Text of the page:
Extinction stalks world's tigers
Tiger numbers have decreased 95 percent in the past century and only 5,000-7,200 tigers still survive in the wild, says World Wildlife Fund
|CNN's Tom Mintier reports on efforts to save the endangered cats
February 16, 1999
Web posted at: 12:15 PM EST
Unless governments take significant measures to protect tigers, they may go extinct by 2010, the World Wildlife Fund said Thursday.
The conservation group said tiger numbers have decreased 95 percent in the past century and only 5,000-7,200 tigers still survive in the wild -- compared with nearly 10 times that many at the start of the century.
WWF published an update Feb. 11 of their study Wanted Alive: Tigers in the Wild, marking the end of the Chinese Year of the Tiger.
The report states that despite sustained efforts over the past year, much remains to be done to prevent the tiger from becoming extinct early next century. If governments do not crack down on poaching and eliminate the demand for tiger products, the tiger will be stalked to extinction, says WWF.
"We cannot let up for one moment if we are to ensure that tigers will still exist in the wild by the next Chinese Year of the Tiger in 2010," said Elizabeth Kemf, species conservation information manager at WWF International and one of the authors of the report.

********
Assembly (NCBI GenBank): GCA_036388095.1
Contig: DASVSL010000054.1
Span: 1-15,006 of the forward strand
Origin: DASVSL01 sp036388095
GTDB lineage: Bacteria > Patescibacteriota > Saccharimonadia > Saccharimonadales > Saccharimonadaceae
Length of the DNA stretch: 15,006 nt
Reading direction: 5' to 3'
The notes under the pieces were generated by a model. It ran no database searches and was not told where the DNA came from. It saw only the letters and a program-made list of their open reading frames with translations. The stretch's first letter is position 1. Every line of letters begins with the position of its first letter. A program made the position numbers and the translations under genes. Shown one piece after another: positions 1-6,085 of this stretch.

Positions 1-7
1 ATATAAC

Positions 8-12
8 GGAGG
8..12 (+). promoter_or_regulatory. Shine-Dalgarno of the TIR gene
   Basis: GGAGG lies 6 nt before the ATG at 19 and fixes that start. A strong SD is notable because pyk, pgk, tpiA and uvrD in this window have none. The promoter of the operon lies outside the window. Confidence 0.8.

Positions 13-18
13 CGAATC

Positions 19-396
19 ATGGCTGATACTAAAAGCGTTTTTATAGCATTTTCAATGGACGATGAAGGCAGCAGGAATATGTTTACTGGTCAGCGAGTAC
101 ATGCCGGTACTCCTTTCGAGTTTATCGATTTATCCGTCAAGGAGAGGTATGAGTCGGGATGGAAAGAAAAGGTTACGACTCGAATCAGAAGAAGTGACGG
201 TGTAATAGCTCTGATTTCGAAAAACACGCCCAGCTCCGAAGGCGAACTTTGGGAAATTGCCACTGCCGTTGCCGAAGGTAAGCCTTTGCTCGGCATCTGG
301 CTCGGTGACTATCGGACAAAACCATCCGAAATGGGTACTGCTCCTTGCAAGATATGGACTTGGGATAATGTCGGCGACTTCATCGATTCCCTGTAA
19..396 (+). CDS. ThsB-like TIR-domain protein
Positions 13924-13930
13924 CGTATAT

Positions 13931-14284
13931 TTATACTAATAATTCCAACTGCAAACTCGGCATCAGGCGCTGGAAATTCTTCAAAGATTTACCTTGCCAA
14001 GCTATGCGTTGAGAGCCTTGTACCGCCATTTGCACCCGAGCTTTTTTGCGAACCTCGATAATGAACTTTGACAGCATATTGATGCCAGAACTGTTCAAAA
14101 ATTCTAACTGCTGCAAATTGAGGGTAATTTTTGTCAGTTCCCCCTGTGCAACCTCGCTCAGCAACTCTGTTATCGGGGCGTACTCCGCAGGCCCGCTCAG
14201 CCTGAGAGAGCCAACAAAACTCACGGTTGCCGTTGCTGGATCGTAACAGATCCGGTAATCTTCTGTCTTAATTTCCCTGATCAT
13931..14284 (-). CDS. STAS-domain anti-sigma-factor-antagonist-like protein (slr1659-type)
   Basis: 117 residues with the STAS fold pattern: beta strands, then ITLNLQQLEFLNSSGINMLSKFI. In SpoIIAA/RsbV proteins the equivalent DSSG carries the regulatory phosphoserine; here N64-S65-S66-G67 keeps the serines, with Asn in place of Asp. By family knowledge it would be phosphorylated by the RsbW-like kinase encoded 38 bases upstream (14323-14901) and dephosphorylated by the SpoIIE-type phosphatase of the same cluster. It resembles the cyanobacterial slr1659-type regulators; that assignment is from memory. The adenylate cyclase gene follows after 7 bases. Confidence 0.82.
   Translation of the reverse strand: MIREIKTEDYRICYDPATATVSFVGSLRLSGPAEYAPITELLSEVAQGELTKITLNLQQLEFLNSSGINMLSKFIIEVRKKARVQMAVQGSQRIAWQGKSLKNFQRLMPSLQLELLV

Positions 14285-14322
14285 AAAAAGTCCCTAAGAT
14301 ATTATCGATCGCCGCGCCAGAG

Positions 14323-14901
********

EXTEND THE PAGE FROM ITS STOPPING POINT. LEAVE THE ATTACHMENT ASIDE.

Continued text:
The group cites illegal hunting for the medicinal trade, loss of prey species, weak law enforcement, poaching, habitat loss and a shrinking gene pool as the other major threats facing the world's tiger population.
The WWF said one major success during 1998 was the passage of legislation by the U.S. Congress banning the import and sale of any product claiming to contain ingredients made of rhinoceros -- another endangered species -- or tiger parts.
In addition, WWF established a Tiger Emergency Fund, supported the Tiger Conservation Program in India, and worked in the Russian Far East.
Three of the eight subspecies of tiger -- the Bali, Caspian and Javan tigers are extinct. The South China tiger faces the same fate as only 20 or 30 are known to remain in the wild, down from an estimated 4,000 in the 1950s.
For more information, contact, Kyla Evans, WWF, +41 22 364 95 50, email: firstname.lastname@example.org.
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